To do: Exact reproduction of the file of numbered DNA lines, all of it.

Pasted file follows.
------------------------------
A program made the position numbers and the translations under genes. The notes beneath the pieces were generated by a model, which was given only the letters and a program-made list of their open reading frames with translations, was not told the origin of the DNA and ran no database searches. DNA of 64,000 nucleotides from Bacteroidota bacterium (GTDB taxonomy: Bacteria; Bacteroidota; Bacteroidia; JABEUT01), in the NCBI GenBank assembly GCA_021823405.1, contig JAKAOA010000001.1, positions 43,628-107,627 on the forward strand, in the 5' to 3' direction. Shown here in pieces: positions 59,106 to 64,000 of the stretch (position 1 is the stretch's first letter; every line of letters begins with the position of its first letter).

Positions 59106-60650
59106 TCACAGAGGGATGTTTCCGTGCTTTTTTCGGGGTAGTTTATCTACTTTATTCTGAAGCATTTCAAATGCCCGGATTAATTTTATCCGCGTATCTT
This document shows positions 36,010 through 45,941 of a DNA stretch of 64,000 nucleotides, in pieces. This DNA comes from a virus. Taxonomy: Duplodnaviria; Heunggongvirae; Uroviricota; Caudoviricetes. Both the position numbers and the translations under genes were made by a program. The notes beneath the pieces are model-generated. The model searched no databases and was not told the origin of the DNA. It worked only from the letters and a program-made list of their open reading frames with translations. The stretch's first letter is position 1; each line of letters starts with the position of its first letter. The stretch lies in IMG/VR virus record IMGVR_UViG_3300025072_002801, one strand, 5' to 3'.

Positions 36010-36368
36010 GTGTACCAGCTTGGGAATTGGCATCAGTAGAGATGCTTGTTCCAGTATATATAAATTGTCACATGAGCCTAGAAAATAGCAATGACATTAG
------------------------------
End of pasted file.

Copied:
A program made the position numbers and the translations under genes. The notes beneath the pieces were generated by a model, which was given only the letters and a program-made list of their open reading frames with translations, was not told the origin of the DNA and ran no database searches. DNA of 64,000 nucleotides from Bacteroidota bacterium (GTDB taxonomy: Bacteria; Bacteroidota; Bacteroidia; JABEUT01), in the NCBI GenBank assembly GCA_021823405.1, contig JAKAOA010000001.1, positions 43,628-107,627 on the forward strand, in the 5' to 3' direction. Shown here in pieces: positions 59,106 to 64,000 of the stretch (position 1 is the stretch's first letter; every line of letters begins with the position of its first letter).

Positions 59106-60650
59106 TCACAGAGGGATGTTTCCGTGCTTTTTTCGGGGTAGTTTATCTACTTTATTCTGAAGCATTTCAAATGCCCGGATTAATTTTATCCGCGTATCTT
This document shows positions 36,010 through 45,941 of a DNA stretch of 64,000 nucleotides, in pieces. This DNA comes from a virus. Taxonomy: Duplodnaviria; Heunggongvirae; Uroviricota; Caudoviricetes. Both the position numbers and the translations under genes were made by a program. The notes beneath the pieces are model-generated. The model searched no databases and was not told the origin of the DNA. It worked only from the letters and a program-made list of their open reading frames with translations. The stretch's first letter is position 1; each line of letters starts with the position of its first letter. The stretch lies in IMG/VR virus record IMGVR_UViG_3300025072_002801, one strand, 5' to 3'.

Positions 36010-36368
36010 GTGTACCAGCTTGGGAATTGGCATCAGTAGAGATGCTTGTTCCAGTATATATAAATTGTCACATGAGCCTAGAAAATAGCAATGACATTAG